Words by Simon Difford
Photography by Simon Difford, Video by Alicja Rymarowicz
Germany’s second city, Hamburg's size and wealth comes from its being Germany’s largest, and Europe’s second largest port. Dockside cranes, old warehousing and screaming gulls are all synonymous with Hamburg, a city generously laid out around, and seemingly over, two large lakes and the mighty Elbe River. While not a great bar city as such, Hamburg boasts at least one of the world’s very best bars
There have long been a lot of sailors in Hamburg, so it's perhaps not surprising that the city is home to one of Europe's largest red-light districts, the Reeperbahn in St Pauli. The sex shops, strip shows, prostitutes and dive bars that dot this and the surrounding neighbourhood attract more than 20 million visitors a year. It's grimy, seedy and plagued by pickpockets but it's a square mile you must visit.
Hamburg's St. Pauli quarter is also where John Lennon said "he became an adult" and the Beatles honed their style and line-up while playing there between 1960 and 1962. Three of the four clubs where they performed remains in business: The Indra Club, the Kaiserkeller and the Top Ten Club. The most famous ex-Beatles venue, the Star Club, has been demolished and the Beatles museum closed due to lack of visitors. The Fab Four may not be as fab as they once were, but Beatles tourism continues with Beatles tours (beatles-tour.com) and a dedicated square, the Beatles-Platz.
With the mighty Elbe River and its two large lakes with canals threading their way into the city centre, water is a dominant feature. Indeed, Hamburg boasts 2,302 bridges, more than Venice, Amsterdam and London combined, while the cobblestone alleys and 17th-19th-century houses around Deichstrasse and Speicherstadt, in the old harbour district, are somewhat reminiscent of Amsterdam.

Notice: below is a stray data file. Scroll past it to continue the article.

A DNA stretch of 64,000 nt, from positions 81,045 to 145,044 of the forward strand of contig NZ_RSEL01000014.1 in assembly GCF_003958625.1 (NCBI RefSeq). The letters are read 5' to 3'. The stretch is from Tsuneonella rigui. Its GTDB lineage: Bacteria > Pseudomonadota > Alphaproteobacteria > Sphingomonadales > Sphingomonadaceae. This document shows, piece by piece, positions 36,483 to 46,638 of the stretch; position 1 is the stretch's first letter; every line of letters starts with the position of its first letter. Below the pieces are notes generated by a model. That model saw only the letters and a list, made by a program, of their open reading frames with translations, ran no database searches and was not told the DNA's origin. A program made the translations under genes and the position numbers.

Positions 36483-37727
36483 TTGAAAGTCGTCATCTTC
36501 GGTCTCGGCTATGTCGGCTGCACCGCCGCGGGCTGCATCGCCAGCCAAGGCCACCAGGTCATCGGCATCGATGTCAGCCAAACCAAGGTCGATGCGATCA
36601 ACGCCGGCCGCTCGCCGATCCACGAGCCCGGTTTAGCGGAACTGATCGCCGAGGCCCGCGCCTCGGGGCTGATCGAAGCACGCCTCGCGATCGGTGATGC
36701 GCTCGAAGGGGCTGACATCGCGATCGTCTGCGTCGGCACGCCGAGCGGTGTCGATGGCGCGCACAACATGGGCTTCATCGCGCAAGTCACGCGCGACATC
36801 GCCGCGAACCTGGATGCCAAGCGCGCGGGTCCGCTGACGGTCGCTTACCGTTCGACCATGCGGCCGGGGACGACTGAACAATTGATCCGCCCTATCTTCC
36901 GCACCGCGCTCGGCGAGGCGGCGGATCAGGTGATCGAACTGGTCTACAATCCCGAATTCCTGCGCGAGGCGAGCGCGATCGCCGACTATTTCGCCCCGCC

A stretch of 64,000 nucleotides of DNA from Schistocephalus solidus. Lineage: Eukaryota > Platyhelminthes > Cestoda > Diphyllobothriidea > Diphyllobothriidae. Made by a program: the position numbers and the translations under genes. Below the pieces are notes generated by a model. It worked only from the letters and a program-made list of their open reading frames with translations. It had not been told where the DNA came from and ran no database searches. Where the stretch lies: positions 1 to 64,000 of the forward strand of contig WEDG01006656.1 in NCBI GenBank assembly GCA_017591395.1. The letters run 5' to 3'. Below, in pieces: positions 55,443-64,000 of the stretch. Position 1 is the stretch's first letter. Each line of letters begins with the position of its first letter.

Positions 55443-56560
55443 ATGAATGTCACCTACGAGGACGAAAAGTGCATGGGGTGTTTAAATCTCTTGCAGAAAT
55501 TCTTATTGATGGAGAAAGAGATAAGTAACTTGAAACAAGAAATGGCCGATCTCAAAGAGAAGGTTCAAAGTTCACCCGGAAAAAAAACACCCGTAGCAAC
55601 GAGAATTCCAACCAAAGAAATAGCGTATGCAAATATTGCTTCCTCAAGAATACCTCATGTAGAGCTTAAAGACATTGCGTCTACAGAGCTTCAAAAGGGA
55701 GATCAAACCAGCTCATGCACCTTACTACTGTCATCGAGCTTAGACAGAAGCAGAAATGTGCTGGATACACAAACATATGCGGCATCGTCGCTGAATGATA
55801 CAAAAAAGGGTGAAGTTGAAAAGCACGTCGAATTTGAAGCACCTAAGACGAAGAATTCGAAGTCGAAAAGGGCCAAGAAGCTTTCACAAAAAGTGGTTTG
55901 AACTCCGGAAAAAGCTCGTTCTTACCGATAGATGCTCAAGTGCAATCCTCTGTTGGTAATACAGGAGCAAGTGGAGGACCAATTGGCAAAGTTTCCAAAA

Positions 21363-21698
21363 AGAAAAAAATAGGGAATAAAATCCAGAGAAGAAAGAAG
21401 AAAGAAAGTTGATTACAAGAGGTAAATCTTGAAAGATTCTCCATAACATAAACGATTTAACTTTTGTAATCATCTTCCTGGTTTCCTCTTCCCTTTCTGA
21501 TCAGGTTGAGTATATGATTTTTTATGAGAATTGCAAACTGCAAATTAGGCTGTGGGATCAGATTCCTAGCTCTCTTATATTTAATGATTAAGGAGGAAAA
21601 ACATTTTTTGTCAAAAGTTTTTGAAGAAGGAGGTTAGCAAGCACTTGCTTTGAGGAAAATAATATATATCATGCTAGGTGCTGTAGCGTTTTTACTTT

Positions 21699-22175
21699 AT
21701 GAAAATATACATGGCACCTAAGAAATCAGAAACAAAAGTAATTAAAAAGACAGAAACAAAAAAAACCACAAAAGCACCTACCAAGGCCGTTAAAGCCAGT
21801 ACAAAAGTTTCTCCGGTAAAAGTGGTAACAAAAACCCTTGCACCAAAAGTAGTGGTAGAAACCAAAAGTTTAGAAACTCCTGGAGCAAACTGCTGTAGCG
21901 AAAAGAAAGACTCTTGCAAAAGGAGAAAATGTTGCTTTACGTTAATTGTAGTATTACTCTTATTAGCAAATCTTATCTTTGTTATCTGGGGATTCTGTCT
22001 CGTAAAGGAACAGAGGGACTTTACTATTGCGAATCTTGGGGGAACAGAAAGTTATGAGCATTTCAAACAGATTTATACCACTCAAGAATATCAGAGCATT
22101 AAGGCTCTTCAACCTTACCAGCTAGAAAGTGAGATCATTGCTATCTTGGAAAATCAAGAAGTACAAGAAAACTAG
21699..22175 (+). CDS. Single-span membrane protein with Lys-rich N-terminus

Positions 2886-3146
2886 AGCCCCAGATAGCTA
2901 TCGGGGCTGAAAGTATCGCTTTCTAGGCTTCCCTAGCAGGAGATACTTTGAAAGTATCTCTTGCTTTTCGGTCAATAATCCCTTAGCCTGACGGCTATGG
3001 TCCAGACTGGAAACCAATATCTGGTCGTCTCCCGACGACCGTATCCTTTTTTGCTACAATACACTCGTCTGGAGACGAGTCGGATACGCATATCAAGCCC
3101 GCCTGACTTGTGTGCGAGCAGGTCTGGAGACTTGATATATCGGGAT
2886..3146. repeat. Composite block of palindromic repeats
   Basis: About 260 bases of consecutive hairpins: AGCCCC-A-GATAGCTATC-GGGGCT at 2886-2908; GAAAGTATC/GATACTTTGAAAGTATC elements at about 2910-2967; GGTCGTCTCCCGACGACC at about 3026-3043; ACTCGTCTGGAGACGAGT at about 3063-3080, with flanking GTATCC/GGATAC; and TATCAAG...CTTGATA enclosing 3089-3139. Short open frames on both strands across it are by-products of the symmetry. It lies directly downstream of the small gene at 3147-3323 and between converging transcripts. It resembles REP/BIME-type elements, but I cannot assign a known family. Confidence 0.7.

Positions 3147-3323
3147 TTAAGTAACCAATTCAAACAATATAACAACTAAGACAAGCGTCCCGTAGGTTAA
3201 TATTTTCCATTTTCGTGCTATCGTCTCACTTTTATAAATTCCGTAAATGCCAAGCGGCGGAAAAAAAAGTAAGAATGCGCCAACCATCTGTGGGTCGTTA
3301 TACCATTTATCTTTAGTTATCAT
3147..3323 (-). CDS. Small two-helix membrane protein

So important was shipping to Hamburg that a large area known as HafenCity was designated a free port, a duty-free zone where goods could be consolidated from one ship to another without attracting import tax. Today, this watery enclave with its refurbished old port warehouses is Europe's largest inner-city development project with the Elbphilharmonie (Elbe Philharmonic) its centrepiece. This concert hall, designed to rival the Sydney Opera House, is Hamburg's tallest, and Europe's third most expensive building. For that reason, the locals, whose taxes have paid for it, hate it.
HafenCity is perhaps Hamburg's most exciting area (a different kind of excitement to St Pauli, granted) and is the area where we recommend you stay. We stayed at the 25 Hours Hotel a quirky, sailor-themed hotel overlooking the docks. Clean, comfortable and well-appointed rather than luxurious, 25 Hours offers not just free Wi-Fi but free bike hire. Many of the city's attractions are close by and it's a mere 15-minute walk to the Rathaus.
Built in 1897 out of sandstone in Neo-Renaissance style, the Rathaus is Hamburg's regal city hall (one of Germany's 16 state parliaments) overlooking an equally impressive square. The city's wealth is not only evident in this building's splendour, but also the luxury boutiques that line the nearby Neuerwall shopping street. However, dear discerning drinker, forget architecture and retail therapy, Hamburg's most important bar, Le Lion - Bar de Paris lies a mere drunken stumble away.
Hamburg's best bars
Le Lion - Bar de Paris
3 Rathausstrasse, Altstadt, 20095
Widely recognised as being one of the world's 20 best bars, Le Lion lies behind a locked door and buzzer system but is open to anyone who makes a reservation. The original ground floor is a plush lounge where the bar and its bartenders are very much the focus, yet it remains strangely discrete. By contrast, the newer Pine Room above (opened Feb 2016) is set out around the bar which dissects the room. Indeed, guests walk through the centre of the bar to access the small lounge area beyond, but most of the seating surrounds the bar itself with the bartenders performing centre stage. More info